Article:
We are taken on a gripping journey through this psychological drama, seeing the world through the eyes of André (The Father). We watch as he loses his sense of time, space, and reality, he strives to retain control of his life, but refuses to accept help. As he tries to navigate what is happening around him, Zeller, the acclaimed writer, cleverly plays with our perception of reality. He lets us glimpse the confusion, frustration, and vulnerability of dementia.

It has been an absolute honour and privilege to direct this play, which includes a truly talented, compassionate and creative cast. I hope that the story resonates with the audience — it’s an important and timely issue. We are going to have a bake sale at each performance to raise money for Alzheimer’s Research UK.

Anne (Anne Bassi) sits and tries to give words of comfort to her father, André (Steve Canning)

Croydonist: What’s been your favourite moment, being a member of the company?

Sam: I’ve been a member since 1997, so I’ve had so many lovely memories. But my favourite must be the Downsview Players’ 75th Anniversary Production called The Big Audition (written by fellow Player Michele Charles) in 2006.

Michele wrote an incredible script that managed to incorporate not only the Players, but the church’s Men’s Singing Group, Boys’ and Girls’ Brigade groups too. Some of us were able to reprise past characters from previous productions, and I was lucky enough to reprise my favourite character called Mitzi (an eccentric & energetic Hungarian Cook from Agatha Christie’s A Murder is Announced which we performed in 2000.) It was a truly collaborative, fun and inspirational production and I loved every minute of it!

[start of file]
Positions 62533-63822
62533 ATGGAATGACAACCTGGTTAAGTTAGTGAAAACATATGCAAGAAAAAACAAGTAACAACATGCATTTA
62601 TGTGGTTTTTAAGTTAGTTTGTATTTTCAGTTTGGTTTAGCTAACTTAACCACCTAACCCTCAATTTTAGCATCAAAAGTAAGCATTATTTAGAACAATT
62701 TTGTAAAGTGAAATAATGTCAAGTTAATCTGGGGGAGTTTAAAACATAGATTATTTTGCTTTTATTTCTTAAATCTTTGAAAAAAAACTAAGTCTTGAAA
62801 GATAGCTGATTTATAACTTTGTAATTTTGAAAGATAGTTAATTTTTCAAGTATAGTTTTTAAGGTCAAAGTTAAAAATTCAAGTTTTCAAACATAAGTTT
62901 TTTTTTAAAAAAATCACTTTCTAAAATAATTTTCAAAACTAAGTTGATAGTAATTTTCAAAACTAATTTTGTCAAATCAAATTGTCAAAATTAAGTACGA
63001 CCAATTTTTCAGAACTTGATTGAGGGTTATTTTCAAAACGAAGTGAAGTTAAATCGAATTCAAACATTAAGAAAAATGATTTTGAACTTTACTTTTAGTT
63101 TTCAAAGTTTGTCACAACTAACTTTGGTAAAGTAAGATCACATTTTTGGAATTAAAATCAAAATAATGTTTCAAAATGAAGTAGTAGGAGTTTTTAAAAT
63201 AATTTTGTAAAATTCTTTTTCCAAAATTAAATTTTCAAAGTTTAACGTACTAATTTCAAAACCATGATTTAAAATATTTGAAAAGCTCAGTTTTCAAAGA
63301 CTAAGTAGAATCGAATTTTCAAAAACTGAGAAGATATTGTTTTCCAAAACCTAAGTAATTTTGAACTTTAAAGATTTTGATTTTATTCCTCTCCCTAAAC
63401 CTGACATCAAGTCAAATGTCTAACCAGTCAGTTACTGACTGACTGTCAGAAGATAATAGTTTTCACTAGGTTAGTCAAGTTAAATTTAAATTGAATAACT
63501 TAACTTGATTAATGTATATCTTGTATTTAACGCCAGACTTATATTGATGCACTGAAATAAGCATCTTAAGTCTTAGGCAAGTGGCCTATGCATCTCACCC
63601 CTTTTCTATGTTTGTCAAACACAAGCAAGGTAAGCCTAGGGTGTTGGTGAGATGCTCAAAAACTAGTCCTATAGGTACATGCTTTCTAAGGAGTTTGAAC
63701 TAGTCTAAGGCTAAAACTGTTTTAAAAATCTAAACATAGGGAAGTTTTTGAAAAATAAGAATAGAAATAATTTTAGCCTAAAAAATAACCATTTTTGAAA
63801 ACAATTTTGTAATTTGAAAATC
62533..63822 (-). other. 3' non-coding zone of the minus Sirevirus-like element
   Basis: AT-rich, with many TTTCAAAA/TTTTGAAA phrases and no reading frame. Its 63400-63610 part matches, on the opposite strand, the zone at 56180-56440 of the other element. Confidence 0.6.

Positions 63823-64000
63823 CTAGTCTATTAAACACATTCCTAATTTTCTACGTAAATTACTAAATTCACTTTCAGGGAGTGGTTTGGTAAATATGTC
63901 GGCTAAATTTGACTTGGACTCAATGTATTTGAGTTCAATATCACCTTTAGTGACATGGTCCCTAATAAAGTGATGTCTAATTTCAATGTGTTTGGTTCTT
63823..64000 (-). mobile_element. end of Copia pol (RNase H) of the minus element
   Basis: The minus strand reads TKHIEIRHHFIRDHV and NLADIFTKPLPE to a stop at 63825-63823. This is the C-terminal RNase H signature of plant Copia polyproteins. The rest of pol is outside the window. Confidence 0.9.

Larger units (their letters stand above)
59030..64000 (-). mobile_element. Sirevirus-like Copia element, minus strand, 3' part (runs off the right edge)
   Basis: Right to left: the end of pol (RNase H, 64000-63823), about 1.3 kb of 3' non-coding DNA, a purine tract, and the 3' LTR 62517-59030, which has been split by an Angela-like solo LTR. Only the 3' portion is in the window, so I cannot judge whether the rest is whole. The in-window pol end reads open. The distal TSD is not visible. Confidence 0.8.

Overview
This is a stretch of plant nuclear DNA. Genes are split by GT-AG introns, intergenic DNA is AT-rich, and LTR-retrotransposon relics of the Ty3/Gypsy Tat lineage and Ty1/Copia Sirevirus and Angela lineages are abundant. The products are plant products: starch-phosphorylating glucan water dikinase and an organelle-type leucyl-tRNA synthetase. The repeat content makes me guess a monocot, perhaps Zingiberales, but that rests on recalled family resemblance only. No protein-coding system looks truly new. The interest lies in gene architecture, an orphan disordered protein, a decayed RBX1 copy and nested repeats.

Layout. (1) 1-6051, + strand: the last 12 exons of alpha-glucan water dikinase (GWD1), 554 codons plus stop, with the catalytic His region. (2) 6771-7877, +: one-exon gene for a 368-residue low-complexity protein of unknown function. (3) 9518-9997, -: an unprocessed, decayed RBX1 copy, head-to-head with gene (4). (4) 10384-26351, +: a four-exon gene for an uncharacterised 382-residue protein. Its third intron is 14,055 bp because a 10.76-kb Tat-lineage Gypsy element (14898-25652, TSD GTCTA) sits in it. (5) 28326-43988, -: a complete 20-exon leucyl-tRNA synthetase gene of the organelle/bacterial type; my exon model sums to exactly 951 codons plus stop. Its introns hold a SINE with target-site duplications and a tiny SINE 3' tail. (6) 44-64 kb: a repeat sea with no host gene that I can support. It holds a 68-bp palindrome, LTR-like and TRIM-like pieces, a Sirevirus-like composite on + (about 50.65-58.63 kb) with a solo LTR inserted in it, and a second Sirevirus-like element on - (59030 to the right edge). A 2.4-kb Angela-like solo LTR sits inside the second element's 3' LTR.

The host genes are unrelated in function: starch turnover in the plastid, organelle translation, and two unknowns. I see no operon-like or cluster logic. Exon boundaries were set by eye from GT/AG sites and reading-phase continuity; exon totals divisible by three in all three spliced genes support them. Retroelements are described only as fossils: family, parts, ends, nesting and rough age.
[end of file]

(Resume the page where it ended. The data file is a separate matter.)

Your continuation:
Left: The Father, André (Steve Canning), stands alone as he listens to a conversation about his own situation. Right: Laura (Carolyn Potts) visits André (Steve Canning) to see if she can bring some help to the family home.

Croydonist: How far ahead do you plan with productions – do you already know what’s next for 2024?

Sam: We try to plan about 3-6 months ahead, and we are thinking about doing a comedy in the Spring although we haven’t confirmed yet. We always need to check which plays are available to be licensed, so that can mean we have to be flexible.

2024 is a panto year too — oh no it isn’t! So yes, we’ll have a busy summer getting ready for that and would very much welcome even more stage hands as our pantomimes are usually quite ambitious and involve lots of ideas, creativity and fun.

Thank you to Sam for chatting with us. 

Get your tickets for The Father, here. The show takes place on 23, 24, and 25 November at Downsview Methodist Church Hall on the junction of Downsview Road and Waddington Way, SE19 3XH.  

Doors open at 7.30pm, and the show starts at 8pm. Tickets are £10 in advance (plus booking fee) or £11 on the door.

Find out more about The Downsview Players on their website, and follow them on Facebook and Instagram.

All photos courtesy of The Downsview Players, by Lis Parham

Posted by Julia